Hermitage in global network solving humanity's big issues
WITH each drone that flies over crops at the Hermitage Research Station, with each of the thousands of sorghum roots that are measured and with every international trip made, highly regarded scientists are working to solve some of the world's most pressing food security and climate issues.
The centre, located on the outskirts of Warwick, is Queensland's prime and oldest research institute but like the crops the scientists experiment on, they are constantly adapting.
According to Hermitage centre leader Professor Andrew Borrell, the work being done by the team of 55 is helping solve major issues facing the world.
One example is a question most governments are asking: how to continue to producing more food with less water.
A recent trip Prof Borrell took to Ethiopia was looking at just that.
Funded by the Bill and Melinda Gates Foundation, the Hermitage is working on a couple of projects in Ethiopia but Prof Borrell was primarily looking at the relationship between sorghum root architecture and grain yield.
He said the team theorises that narrow roots will be able to better extract water and result in a higher yield.
"If they've got a narrow angle then the roots are likely to go deep in the soil and that makes them more drought adapted,” Prof Borrell said.
The trip to Ethiopia was scenic, with camels loping across the landscape and rugged mountain ranges creating a spectacular scene.
"In places it was more like a moonscape, barren and bare,” Prof Borrell said.
"Kassahun (a professor from Ethiopia's Jimma University) explained that it hadn't rained much in this region lately.”
Working on the science
TO WORK towards the answer to the root and yield dilemma a PhD student from Jimma University, Temesgen Matiwos, who is working with the Hermitage, narrowed down 10,000 lines of sorghum from Ethiopia to 2000.
He then measured the angle of all 2000 of their roots and analysed their genomes.
That level of commitment is necessary to understand the link between the sorghum genes and their roots.
The findings will allow breeding programs to focus on sorghum types with narrow roots, if they do happen to have a higher grain yield.
Prof Borrell said the information would benefit both Ethiopia and Australia, as both countries faced similar drought and growing challenges.
MOST of the projects at the Queensland Government's research station, which is linked to the University of Queensland, have an international reach. The team collaborates with people across the world including in South-East Asia, India, Europe and America.
Back in Australia, the Hermitage does a lot of work with sorghum, mung beans, barley, wheat and chickpeas.
Prof Borrell recently returned from a trip to Germany where he took part in a conference about science and climate change.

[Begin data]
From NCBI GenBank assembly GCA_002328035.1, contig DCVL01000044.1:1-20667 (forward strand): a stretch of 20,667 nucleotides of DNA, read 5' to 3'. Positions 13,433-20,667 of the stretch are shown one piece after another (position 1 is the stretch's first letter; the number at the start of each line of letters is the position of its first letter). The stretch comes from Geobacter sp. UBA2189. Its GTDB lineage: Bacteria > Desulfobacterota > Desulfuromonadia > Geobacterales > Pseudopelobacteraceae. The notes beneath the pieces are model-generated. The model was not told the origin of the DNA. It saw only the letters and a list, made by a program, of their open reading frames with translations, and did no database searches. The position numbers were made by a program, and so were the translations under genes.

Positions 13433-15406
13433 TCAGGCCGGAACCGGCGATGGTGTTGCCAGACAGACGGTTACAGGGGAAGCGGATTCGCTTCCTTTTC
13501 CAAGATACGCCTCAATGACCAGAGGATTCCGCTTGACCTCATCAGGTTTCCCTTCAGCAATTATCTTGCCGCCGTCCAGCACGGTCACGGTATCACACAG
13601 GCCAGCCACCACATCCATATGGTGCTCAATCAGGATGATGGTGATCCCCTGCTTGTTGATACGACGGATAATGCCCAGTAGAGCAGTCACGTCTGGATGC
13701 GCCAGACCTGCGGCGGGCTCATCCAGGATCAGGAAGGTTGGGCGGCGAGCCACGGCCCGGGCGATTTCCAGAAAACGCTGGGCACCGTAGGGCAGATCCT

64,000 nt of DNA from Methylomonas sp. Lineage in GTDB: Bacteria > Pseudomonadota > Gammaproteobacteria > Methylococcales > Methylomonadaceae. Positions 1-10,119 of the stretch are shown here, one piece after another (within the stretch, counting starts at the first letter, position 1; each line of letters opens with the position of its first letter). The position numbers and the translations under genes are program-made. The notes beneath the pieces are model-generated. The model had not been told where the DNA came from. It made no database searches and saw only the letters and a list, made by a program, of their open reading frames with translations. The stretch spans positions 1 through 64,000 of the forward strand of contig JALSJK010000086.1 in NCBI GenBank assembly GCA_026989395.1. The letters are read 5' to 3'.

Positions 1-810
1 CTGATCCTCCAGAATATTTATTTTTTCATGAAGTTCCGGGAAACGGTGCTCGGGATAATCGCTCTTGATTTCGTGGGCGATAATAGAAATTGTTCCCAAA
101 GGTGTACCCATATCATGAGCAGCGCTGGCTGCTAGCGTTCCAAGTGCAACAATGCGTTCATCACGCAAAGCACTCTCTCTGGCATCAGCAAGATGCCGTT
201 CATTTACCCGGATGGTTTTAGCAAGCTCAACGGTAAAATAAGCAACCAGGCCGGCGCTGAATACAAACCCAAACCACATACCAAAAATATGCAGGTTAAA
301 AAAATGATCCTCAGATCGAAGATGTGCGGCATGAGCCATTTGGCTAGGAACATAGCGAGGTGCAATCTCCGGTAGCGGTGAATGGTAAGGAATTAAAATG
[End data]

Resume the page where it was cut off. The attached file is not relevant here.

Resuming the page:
"When you're asking these big questions about food security and climate change then it's great to be a part of finding solutions,” he said.
"We're part of this (Warwick) community but we have an international flavour, we do a lot of local work where a crop research institute is helping local farmers and around Australia to grow crops in drought conditions.
"People like having a big picture view and being able to contribute to some of the big things in the world.”
Prof Borrell said many people at Hermitage, who include geneticists, plant breeders, molecular biologists and other professionals, are driven by delight in making discoveries and making a difference.
"It's interesting that you can do science just for discovery and find out how something works but I couldn't do that in the absence of the worthwhileness of having a goal,” Prof Borrell said.
"It's discovery science and that discovery making a difference to humanity.”
Prof Borrell said it would take much longer to work out big issues if countries worked separately, so it was much more efficient to work together.
"Countries that are well resourced like Australia have a responsibility to help,” he said.
"The next 50 years is like an experiment that's unfolding in the world. We don't know the extent of the climate crisis but we need to know we need to take action.”
ONCE a discovery is made at the Hermitage, it is published in major journals that are read all over the world.
Prof Borrell said it can then be inspiration for others to build on what had been learnt here.
"Something that we do, the week that it's published every university in the world will read your work and then they design other experiments based on the work that you've just done,” he said.
"The knowledge moves quickly these days because we publish and it's read everywhere.
"The most significant thing is the contribution that they're able to make to some of the big issues we've talked about,” he said. "It's a significant reward in itself.”
- The Hermitage Research Facility is considered Queensland's premier research centre and is also the oldest agricultural research station in the state, opening in 1897.
- Research is primarily focused on sorghum and mung beans in summer, then barley, wheat and chickpeas in winter.
- There are 55 staff currently working at the station.
- It facilitates many international projects including collaborations with India, Europe, South-East Asia and Africa.
- On a day-to-day basis, researchers could be using robotics, driving high-tech machinery in fields, flying drones over paddocks, measuring photosynthesis, working in growth rooms, inputting data, applying for research grants and writing research papers.
- The Hermitage helps state and federal governments make decisions on policies for producing crops with less water.
- Hermitage researchers also speak at conferences and schools as well as participating in debates.